Using the cycler is not a problem, having the manuals is a big help. We have also called the cycler’s hotline when necessary. We are both software engineers so technology is a savior, not a hindrance, to us. It would have helped, though, for her to go over some of the most commonly incurred problems, i.e., slow drainage and possible solutions. But we eventually figured it out ourselves by reading online blogs and being a participant of the home/peritoneal dialysis group on facebook.

The new facility we are interested in is in network and I have spoken to the PD nurse there. The nephrologists associated to his clinic were highly recommended by another doctor, who I have the highest regard and trust. So I’m definitely comfortable with that. The PD nurse who I spoke to said that they are definitely accepting new patients. I do however plan to make an appointment to meet with the new doctors personally, if that is possible. I’m waiting for things to stabilize for my husband before we make the move. In California the waitlist is very long without a living donor so I definitely don’t want to do anything to delay it. We have a patient education day at the transplant center coming up so I will definitely ask about the wait time policy. Good to know we can transfer anytime without getting penalized by insurance. Thank you for your input.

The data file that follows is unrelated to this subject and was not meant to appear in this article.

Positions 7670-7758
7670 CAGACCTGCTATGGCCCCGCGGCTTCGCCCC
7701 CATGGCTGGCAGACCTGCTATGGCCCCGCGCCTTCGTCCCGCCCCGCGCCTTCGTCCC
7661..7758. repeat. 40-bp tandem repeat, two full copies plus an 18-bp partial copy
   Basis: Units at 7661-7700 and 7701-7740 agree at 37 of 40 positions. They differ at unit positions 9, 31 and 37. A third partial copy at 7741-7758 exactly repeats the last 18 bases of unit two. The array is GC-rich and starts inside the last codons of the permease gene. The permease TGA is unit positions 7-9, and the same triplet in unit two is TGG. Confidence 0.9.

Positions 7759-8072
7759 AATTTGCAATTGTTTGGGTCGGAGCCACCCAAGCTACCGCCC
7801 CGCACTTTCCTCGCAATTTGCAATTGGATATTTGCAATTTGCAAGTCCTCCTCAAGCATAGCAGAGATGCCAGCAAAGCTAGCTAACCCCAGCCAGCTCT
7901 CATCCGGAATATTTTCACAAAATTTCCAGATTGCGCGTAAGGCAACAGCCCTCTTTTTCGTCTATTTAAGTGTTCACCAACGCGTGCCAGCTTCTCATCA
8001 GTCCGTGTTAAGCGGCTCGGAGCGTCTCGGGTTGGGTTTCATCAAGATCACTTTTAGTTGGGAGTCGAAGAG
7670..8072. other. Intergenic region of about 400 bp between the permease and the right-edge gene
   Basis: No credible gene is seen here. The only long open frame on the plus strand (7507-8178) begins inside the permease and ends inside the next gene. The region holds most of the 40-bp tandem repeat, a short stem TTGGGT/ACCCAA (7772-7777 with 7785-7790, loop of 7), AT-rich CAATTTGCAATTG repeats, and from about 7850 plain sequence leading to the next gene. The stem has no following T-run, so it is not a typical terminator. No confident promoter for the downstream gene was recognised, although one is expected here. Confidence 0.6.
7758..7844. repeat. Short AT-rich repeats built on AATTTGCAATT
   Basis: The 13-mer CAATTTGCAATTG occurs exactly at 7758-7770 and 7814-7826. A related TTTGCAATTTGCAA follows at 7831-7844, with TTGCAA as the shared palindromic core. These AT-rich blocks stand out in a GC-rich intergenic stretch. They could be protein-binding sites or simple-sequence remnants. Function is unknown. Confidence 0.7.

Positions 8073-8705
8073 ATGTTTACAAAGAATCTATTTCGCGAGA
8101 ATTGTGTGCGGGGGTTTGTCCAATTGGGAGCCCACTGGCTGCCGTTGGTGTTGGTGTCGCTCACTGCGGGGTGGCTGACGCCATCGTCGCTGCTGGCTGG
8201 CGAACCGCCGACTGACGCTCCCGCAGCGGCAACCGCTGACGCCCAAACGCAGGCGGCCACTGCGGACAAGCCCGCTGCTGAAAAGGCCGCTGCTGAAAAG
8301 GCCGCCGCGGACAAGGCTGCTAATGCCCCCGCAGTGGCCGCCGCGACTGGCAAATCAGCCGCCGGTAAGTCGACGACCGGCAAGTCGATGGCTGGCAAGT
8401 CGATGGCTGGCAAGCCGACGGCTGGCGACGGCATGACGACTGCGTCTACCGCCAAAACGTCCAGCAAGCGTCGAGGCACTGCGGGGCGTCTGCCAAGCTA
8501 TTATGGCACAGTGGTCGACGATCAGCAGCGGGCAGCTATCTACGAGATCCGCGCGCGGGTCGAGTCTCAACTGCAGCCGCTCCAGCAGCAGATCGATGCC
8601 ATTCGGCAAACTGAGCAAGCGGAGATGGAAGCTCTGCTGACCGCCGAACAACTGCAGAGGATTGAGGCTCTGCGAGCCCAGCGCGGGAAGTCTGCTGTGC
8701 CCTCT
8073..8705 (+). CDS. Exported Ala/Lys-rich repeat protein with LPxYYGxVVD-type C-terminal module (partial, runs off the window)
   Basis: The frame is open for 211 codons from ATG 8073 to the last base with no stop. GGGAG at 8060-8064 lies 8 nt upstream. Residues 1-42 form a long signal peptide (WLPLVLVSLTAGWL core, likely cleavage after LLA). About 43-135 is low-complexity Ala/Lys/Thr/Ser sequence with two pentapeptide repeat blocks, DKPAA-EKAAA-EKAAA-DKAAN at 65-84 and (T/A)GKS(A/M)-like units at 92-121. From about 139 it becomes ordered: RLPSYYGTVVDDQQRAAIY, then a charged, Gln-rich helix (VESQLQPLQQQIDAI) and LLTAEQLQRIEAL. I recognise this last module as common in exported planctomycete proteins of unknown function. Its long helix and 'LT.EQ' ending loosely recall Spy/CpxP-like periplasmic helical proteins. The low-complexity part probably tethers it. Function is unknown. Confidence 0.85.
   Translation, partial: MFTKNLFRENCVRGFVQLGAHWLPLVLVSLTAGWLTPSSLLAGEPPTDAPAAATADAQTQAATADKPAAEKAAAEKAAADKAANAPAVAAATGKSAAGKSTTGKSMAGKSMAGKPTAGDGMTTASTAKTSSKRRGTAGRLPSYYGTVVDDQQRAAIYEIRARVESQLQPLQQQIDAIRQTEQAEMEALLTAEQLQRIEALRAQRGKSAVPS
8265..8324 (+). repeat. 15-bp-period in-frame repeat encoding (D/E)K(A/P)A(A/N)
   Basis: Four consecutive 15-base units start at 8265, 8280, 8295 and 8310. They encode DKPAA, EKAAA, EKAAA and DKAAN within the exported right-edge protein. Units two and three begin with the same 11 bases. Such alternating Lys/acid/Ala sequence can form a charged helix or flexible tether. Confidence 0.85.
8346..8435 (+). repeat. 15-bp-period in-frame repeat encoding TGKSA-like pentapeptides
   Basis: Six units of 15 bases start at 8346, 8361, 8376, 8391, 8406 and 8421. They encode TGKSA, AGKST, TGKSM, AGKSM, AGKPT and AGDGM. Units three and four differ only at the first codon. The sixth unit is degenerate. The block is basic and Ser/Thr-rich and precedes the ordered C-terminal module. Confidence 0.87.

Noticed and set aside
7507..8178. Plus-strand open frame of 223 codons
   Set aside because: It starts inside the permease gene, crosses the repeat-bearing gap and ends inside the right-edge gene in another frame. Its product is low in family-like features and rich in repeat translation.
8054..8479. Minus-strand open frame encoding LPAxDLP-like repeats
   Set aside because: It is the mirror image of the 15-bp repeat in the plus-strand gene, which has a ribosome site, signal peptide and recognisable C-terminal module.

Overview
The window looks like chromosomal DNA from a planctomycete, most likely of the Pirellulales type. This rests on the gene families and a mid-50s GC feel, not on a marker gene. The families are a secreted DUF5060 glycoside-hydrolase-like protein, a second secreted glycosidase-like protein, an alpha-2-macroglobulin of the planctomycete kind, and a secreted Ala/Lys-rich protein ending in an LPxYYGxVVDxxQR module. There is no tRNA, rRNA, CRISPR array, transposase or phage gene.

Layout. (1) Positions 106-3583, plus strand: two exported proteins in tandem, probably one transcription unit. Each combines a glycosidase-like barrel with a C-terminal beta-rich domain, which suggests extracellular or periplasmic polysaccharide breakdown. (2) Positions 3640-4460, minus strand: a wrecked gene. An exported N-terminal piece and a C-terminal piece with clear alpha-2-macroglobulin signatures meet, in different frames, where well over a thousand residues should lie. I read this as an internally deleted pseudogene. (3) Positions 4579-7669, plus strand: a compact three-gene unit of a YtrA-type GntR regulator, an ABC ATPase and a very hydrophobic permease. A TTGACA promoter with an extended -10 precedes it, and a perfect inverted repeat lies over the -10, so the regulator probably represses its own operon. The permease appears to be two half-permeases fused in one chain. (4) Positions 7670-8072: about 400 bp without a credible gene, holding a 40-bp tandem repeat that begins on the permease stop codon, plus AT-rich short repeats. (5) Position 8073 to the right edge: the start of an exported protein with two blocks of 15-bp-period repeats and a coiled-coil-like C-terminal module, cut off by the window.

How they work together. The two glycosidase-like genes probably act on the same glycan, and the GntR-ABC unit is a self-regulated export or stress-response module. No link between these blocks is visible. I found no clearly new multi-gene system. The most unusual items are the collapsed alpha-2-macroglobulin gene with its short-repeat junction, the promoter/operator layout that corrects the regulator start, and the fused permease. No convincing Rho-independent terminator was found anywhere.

It doesn’t sound like the most ideal experience with the home training nurse. Then again, the dialysis company that owns your clinic may be stretching its home training staff too thin if she’s only in your clinic one day a week.

So far as your doctor saying you ask too many questions, a study that was done by Medical Education Institute that runs this message board found that patients who survived 15 or more years on dialysis had these traits: asking lots of questions, taking action and participating actively in their care, and having a positive attitude. So don’t stop asking questions! Asking questions can keep your husband alive and healthy longer.

So far as “training” it could be very short just to make sure your husband knows how to do PD safely according to the clinic’s procedures. If the clinic is owned by the same company that owns your current clinic, there may not be any differences. Your husband could ask whether any re-training is needed and explain that he can’t miss more work. It might be possible to get the demonstration of competency in your home.

The clinic my husband is currently with is not the same owner as the clinic we want to go to. It would be much easier to transfer if the owners were the same.
Husband’s PD nurse is only there once a week because she is also working at 4 other facilities(within a 30 mile radius). Around my area, it’s not uncommon for PD nurses to work at 2 locations because there aren’t many people on home dialysis, but very unusal for one to work at 4 other ones. You’re right that she is spreading herself pretty thin. The company does not even have enough budget for another PD nurse on staff, to cover for her in case of an emergency. I definitely don’t feel comfortable about that!!!